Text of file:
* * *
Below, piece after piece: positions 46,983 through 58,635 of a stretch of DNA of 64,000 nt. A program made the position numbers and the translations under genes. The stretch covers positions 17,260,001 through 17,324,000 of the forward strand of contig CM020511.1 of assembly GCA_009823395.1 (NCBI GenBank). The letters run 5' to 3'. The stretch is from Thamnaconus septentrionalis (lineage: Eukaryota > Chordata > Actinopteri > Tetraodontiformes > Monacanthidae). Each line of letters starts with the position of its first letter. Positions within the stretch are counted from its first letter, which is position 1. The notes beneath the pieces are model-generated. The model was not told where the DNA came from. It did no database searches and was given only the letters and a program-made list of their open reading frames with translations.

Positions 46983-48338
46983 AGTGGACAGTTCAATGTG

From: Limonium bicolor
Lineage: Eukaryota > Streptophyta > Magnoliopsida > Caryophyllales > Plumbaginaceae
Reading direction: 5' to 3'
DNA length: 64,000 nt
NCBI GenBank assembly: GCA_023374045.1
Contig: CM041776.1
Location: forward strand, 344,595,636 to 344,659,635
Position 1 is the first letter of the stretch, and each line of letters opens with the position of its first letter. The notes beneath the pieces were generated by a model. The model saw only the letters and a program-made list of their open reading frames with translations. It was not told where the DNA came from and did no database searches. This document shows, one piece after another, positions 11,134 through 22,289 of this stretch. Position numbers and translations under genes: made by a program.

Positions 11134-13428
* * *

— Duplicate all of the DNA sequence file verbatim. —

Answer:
Below, piece after piece: positions 46,983 through 58,635 of a stretch of DNA of 64,000 nt. A program made the position numbers and the translations under genes. The stretch covers positions 17,260,001 through 17,324,000 of the forward strand of contig CM020511.1 of assembly GCA_009823395.1 (NCBI GenBank). The letters run 5' to 3'. The stretch is from Thamnaconus septentrionalis (lineage: Eukaryota > Chordata > Actinopteri > Tetraodontiformes > Monacanthidae). Each line of letters starts with the position of its first letter. Positions within the stretch are counted from its first letter, which is position 1. The notes beneath the pieces are model-generated. The model was not told where the DNA came from. It did no database searches and was given only the letters and a program-made list of their open reading frames with translations.

Positions 46983-48338
46983 AGTGGACAGTTCAATGTG

From: Limonium bicolor
Lineage: Eukaryota > Streptophyta > Magnoliopsida > Caryophyllales > Plumbaginaceae
Reading direction: 5' to 3'
DNA length: 64,000 nt
NCBI GenBank assembly: GCA_023374045.1
Contig: CM041776.1
Location: forward strand, 344,595,636 to 344,659,635
Position 1 is the first letter of the stretch, and each line of letters opens with the position of its first letter. The notes beneath the pieces were generated by a model. The model saw only the letters and a program-made list of their open reading frames with translations. It was not told where the DNA came from and did no database searches. This document shows, one piece after another, positions 11,134 through 22,289 of this stretch. Position numbers and translations under genes: made by a program.

Positions 11134-13428